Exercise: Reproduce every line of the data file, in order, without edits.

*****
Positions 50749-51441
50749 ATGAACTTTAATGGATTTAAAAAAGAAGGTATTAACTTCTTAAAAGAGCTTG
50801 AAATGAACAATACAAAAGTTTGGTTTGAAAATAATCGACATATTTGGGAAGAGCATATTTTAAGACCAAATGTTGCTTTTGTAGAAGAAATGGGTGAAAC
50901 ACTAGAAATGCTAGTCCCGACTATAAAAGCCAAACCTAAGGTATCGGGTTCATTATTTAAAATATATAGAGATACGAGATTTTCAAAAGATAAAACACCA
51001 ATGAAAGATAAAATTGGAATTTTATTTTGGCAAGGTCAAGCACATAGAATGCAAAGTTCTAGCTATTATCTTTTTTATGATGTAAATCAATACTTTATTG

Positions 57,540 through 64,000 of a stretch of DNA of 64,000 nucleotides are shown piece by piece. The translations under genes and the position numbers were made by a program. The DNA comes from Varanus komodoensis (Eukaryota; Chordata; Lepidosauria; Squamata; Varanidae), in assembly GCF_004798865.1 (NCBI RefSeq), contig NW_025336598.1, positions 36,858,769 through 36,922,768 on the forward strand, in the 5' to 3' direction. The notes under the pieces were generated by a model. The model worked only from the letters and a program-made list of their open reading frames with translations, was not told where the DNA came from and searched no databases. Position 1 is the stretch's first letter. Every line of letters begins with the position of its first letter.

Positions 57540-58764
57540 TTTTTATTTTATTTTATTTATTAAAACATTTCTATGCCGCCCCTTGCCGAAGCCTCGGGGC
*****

Positions 50749-51441
50749 ATGAACTTTAATGGATTTAAAAAAGAAGGTATTAACTTCTTAAAAGAGCTTG
50801 AAATGAACAATACAAAAGTTTGGTTTGAAAATAATCGACATATTTGGGAAGAGCATATTTTAAGACCAAATGTTGCTTTTGTAGAAGAAATGGGTGAAAC
50901 ACTAGAAATGCTAGTCCCGACTATAAAAGCCAAACCTAAGGTATCGGGTTCATTATTTAAAATATATAGAGATACGAGATTTTCAAAAGATAAAACACCA
51001 ATGAAAGATAAAATTGGAATTTTATTTTGGCAAGGTCAAGCACATAGAATGCAAAGTTCTAGCTATTATCTTTTTTATGATGTAAATCAATACTTTATTG

Positions 57,540 through 64,000 of a stretch of DNA of 64,000 nucleotides are shown piece by piece. The translations under genes and the position numbers were made by a program. The DNA comes from Varanus komodoensis (Eukaryota; Chordata; Lepidosauria; Squamata; Varanidae), in assembly GCF_004798865.1 (NCBI RefSeq), contig NW_025336598.1, positions 36,858,769 through 36,922,768 on the forward strand, in the 5' to 3' direction. The notes under the pieces were generated by a model. The model worked only from the letters and a program-made list of their open reading frames with translations, was not told where the DNA came from and searched no databases. Position 1 is the stretch's first letter. Every line of letters begins with the position of its first letter.

Positions 57540-58764
57540 TTTTTATTTTATTTTATTTATTAAAACATTTCTATGCCGCCCCTTGCCGAAGCCTCGGGGC